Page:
New Museum Display Showcases the Mineral Building Blocks of Cellphones

The story behind the specimens at the center of the museum’s new exhibition “Cellphone: Unseen Connections”

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The museum’s new exhibition “Cellphones: Unseen Connections” includes a display of minerals from around the world containing all 65 elements found in the average cellphone. Jack Tamisiea, NMNH

The National Museum of Natural History’s newest exhibition “Cellphone: Unseen Connections” is brimming with dazzling displays including supersized emoji screens, a tower of vintage cellphones and a comic mural spawning multiple walls.

But one of the exhibition’s most eye-catching set pieces is a ten foot tall cellphone-shaped case containing a multitude of minerals from around the world. Inside the case are precious staples like gold and platinum alongside lesser known varieties with tongue-twisting names like manganotantalite and hollingworthite.

Displaying a mineral collection in the middle of an exhibition devoted to cellphones may initially seem odd. However, just about anything that cellphones do—including making calls, charging, and even lighting up—would not be possible without these minerals.

In “Cellphone: Unseen Connections” mineral specimens like this quartz from the museum’s collection are featured alongside technology like this iPhone 3G (left) and Qualcomm Snapdragon microchips (right). Brittany M. Hance and James Di Loreto, Smithsonian Institution

Collectively, the mineral specimens in the display contain the 65 different elements that power the average cellphone. (By comparison, the entire human body is composed of only 24 different elements.) Thanks to raw materials mined everywhere from Arkansas and Alaska to Mozambique and Madagascar, cellphones contain more than half of the elements in the entire periodic table.

“Cellphones have pretty much taken over our lives but most people have absolutely no clue how they're made,” said Mike Wise, a research geologist at the museum. “Most of us don't think what would happen if the raw materials necessary to make cellphones go away.”

Mike Wise sitting on large spodumene crystals, which contain high concentrations of lithium, in a pegmatite deposit in Maine. Mike Wise

Wise specializes in studying pegmatites, a type of igneous rock loaded with quartz and other crystals. Granite-like pegmatites had been mined for decades for the ceramic industry when Wise started studying pegmatite deposits in Canada’s Northwest Territories in the mid-1980s. He was primarily working with deposits of columbite-tantalite, or coltan, a dull black ore containing the chemical element tantalum. Other rocks Wise studied contained high concentrations of the element lithium.

Because the widespread adoption of cellphones was still years away, no one knew just how important tantalum and lithium were at the time. Today, tantalum is a key component of cellphone capacitors, where it stores electrical charge and regulates voltage. Tantalum also helps improve audio quality. Alternatively, lithium is essential to lightweight, easy to charge smartphone batteries. “By coincidence, the rocks that I study contain probably the two most important elements — tantalum and lithium — for making a cellphone work,” Wise said.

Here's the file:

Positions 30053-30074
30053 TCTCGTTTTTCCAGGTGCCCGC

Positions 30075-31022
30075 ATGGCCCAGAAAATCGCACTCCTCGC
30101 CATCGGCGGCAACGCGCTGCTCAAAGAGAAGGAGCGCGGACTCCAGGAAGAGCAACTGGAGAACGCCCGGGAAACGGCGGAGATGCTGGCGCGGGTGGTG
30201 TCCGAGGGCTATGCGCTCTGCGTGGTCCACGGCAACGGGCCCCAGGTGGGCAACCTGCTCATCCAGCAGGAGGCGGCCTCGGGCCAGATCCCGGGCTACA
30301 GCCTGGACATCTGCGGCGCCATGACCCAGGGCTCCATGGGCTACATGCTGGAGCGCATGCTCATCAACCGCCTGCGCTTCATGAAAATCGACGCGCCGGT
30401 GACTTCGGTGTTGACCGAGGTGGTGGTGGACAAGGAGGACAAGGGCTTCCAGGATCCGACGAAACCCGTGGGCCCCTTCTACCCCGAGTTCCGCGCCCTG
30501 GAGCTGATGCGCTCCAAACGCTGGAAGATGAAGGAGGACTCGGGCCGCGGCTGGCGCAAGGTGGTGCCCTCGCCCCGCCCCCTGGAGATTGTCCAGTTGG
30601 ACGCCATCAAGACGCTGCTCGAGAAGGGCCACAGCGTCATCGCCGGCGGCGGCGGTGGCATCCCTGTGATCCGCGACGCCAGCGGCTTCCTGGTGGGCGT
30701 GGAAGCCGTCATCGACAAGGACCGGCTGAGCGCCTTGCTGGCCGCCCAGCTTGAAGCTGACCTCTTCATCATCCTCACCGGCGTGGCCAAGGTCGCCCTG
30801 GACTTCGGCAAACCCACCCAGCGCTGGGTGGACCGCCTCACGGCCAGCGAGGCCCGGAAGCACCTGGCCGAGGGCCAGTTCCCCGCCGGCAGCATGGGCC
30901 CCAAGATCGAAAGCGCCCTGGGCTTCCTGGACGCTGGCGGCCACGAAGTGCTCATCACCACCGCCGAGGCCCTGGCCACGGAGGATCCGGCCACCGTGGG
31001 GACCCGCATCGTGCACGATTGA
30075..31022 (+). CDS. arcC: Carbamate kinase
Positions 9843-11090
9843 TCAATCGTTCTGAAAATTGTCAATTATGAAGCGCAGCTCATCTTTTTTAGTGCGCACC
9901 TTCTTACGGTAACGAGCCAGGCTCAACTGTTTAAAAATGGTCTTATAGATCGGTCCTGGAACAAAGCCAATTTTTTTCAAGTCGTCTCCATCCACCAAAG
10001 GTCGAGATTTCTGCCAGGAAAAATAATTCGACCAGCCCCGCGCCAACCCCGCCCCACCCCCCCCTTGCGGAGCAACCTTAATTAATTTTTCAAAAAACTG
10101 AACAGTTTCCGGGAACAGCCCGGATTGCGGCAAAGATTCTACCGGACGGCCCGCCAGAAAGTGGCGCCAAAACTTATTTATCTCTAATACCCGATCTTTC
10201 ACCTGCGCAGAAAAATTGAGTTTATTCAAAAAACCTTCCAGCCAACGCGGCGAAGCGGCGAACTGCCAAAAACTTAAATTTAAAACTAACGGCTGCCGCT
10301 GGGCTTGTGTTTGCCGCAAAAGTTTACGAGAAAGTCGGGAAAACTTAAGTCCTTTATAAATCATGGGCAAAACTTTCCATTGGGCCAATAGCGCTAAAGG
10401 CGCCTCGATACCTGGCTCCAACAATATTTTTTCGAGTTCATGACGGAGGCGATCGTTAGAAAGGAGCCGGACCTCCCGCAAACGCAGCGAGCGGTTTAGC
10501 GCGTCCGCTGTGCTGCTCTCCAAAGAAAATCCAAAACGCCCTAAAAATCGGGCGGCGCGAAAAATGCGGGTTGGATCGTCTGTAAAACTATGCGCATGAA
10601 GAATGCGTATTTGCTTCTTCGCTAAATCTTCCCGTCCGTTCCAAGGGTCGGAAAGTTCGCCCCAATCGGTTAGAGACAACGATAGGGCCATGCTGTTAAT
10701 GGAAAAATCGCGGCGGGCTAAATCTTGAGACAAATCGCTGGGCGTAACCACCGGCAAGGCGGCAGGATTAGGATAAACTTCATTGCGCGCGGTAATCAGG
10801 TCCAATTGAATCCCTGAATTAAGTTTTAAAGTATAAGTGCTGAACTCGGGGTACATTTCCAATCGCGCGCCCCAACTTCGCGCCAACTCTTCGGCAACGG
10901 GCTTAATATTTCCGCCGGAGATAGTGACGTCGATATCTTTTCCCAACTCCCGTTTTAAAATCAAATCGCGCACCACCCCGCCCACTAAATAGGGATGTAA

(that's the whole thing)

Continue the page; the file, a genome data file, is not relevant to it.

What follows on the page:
Visitors admire the rock and mineral specimens on display in “Cellphone: Unseen Connections.” Brittany M. Hance and James Di Loreto, Smithsonian Institution

While tantalum and lithium keep cellphones charged, they are just a fraction of the elements crammed inside a cellphone. To illustrate the cellular device’s complex elemental makeup, Wise joined the “Cellphone” exhibition curatorial team and began sifting through the museum’s mineral and rock collections to find specimens containing an array of elements from aluminum to zinc.

"I wanted to pick something that was representative of what mining company pull out of the ground and crush up to extract particular elements that go into cellphones." — Mike Wise, NMNH Research Geologist

But Wise was careful not to be swayed by the museum’s cache of dazzling minerals. “As much as I would have loved to put the really nice pretty specimens out there, those are not the sort of things that most mining companies would pull out of the ground," Wise said.

He decided to take a more muted approach. For example, instead of selecting one of the museum’s lavender kunzites, a gemstone that contains lithium, Wise opted for a dull hunk of spodumene, a commercially-important source of lithium. “So in one sense the mineral specimens in the exhibit are a pretty bland looking lot of black and brown minerals,” Wise said. “But that's the stuff that they actually mine.” However, even some of the exhibition’s drabber minerals still glimmer thanks to the soft glow of red, pink and blue lights that radiate off the multi-tiered display.

In addition to the mineral and rock specimens, some gaseous elements like argon and nitrogen are contained in vials. Jack Tamisiea, NMNH

Wise hopes the central display will give museum visitors an appreciation for just how much people rely on the Earth for cellphones and other essential devices that they cannot live without. “There's a saying that, if you can't grow it, you have to mine it,” Wise said. “Most of the materials in our lives were made by stuff that came out of the ground. I’m hoping that visitors gain an appreciation of how important minerals are to everything we use, including cellphones.”

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